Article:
The year was 1875. As America prepared for its centennial celebrations, in a tiny tavern in the rural New York town of Cooperstown, a small group of businessmen had gathered for lunch. It was summer. As the meal progressed, their discussions turned from business to the new sport sweeping the country.
"This game of baseball is most remarkable" observed one. "The sport has so captured the hearts of the population that baseball may soon become our great national pastime"
"Indeed," said another. "There is talk now of organizing the nation's first professional league. It will bring baseball to our greatest cities and to Americans everywhere. Gentlemen, it is an exciting time to be alive to witness it!" And all agreed.
Among those present was a 38-year-old brewer from the midwest. Leading salesman for his father-in-law's growing midwestern brewery, the young man had traveled east to develop markets for a new beer still in development. For months he had been privately assisting his father-in-law in the formulation of a hearty new brew which they dreamed might one day become America';s preferred beer brand. Renowned as a marketing prodigy, the young man listened intently as his companions in the east talked excitedly of the game.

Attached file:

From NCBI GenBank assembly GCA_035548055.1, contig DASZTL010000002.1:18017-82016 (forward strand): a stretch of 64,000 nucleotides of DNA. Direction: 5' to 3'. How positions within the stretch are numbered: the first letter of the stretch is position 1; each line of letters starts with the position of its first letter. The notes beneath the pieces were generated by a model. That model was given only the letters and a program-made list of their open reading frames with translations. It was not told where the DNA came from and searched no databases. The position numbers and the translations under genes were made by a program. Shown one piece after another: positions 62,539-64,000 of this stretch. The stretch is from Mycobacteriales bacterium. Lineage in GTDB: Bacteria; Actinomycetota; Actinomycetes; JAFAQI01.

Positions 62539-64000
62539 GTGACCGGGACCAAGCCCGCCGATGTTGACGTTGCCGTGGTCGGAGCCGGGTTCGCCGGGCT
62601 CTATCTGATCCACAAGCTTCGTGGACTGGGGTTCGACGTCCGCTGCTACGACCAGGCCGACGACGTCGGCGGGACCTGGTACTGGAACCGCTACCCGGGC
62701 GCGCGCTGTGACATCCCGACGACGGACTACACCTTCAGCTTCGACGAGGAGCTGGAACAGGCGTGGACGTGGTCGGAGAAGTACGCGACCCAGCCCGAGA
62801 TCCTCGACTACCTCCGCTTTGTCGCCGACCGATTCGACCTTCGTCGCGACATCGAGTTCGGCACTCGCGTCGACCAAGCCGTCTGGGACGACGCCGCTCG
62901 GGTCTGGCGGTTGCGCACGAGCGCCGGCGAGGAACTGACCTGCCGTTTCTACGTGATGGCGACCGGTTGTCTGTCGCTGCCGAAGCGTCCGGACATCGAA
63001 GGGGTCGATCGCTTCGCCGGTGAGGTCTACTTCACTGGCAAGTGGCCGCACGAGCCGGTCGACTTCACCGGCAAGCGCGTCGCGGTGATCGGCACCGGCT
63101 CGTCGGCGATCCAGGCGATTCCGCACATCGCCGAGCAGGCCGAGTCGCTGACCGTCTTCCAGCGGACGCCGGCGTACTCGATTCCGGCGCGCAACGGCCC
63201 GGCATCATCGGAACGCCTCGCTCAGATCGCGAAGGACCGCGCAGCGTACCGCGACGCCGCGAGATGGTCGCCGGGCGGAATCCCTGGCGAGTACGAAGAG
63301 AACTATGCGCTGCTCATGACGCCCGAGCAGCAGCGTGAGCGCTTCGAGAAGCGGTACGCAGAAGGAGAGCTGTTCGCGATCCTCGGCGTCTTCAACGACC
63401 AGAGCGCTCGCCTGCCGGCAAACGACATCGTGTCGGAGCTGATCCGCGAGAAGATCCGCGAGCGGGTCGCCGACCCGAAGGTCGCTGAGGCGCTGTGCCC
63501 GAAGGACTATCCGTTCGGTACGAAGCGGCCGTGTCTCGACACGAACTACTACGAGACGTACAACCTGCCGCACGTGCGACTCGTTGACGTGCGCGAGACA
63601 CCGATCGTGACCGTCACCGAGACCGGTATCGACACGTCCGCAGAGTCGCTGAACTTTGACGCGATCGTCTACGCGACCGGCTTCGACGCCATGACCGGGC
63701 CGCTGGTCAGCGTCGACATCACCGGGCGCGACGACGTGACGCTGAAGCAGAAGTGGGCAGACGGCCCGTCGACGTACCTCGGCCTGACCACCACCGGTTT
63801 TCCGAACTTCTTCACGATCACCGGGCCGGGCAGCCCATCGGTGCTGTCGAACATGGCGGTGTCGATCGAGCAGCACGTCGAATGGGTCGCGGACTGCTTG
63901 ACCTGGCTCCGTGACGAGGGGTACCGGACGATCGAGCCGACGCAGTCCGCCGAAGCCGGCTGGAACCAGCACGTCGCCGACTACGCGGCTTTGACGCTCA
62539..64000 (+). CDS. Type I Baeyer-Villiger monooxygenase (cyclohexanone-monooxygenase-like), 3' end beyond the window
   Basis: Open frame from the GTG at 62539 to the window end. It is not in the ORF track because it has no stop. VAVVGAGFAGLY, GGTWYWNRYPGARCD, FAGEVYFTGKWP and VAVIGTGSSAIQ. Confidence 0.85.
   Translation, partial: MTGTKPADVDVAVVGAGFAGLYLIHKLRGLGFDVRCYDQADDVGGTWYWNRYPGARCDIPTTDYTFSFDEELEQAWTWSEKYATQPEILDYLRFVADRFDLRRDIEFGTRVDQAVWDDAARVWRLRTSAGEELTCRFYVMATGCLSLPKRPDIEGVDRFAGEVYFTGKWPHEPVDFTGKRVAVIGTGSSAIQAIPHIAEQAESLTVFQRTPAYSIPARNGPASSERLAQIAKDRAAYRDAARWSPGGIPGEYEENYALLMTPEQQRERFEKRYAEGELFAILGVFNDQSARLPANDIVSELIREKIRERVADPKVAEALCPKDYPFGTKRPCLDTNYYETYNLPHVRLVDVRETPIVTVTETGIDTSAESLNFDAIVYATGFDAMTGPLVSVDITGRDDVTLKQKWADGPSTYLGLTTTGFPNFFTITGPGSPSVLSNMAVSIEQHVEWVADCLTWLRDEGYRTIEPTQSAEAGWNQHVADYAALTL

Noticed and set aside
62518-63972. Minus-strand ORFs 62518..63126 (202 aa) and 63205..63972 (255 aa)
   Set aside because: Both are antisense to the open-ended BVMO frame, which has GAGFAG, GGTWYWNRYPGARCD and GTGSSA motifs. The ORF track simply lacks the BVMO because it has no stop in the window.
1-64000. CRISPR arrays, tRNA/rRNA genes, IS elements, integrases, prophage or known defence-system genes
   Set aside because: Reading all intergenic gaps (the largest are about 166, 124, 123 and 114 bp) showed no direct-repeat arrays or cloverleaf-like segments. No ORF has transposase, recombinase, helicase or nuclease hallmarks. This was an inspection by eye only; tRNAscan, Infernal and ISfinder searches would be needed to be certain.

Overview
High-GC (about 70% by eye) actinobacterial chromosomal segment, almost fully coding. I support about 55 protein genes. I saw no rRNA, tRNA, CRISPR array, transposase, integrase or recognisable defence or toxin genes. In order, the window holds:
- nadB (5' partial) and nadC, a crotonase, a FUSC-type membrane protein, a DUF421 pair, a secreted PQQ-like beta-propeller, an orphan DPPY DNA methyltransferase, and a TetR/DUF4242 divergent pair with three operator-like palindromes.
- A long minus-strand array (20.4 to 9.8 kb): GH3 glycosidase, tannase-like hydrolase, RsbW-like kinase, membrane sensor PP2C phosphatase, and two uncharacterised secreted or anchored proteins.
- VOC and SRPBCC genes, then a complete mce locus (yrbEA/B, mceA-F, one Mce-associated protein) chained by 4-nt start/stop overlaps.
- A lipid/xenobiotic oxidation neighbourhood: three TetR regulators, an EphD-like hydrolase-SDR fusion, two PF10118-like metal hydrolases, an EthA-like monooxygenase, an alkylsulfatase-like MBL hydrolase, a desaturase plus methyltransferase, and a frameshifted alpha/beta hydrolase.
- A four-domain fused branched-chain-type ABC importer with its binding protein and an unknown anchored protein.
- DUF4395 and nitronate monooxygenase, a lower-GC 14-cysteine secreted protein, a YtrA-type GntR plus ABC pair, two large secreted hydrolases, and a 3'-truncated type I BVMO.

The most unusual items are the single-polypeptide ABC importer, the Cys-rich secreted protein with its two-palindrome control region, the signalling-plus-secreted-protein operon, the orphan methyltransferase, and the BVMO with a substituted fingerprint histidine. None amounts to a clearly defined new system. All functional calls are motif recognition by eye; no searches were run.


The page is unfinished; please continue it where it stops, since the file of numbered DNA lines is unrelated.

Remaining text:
Suddenly, from a darkened corner of the tavern, a ragged traveler stood and began to speak. Haltingly, the stranger introduced himself as one Alexander Doubleday. Remarkably, he professed to be the first cousin of Abner Doubleday, the man whom historians had long credited with originating the game of baseball. Yet as he spoke, the stranger shocked his listeners by strenuously asserting that it was he, and not his cousin Abner, who 36 years earlier had invented The Game of Baseball!
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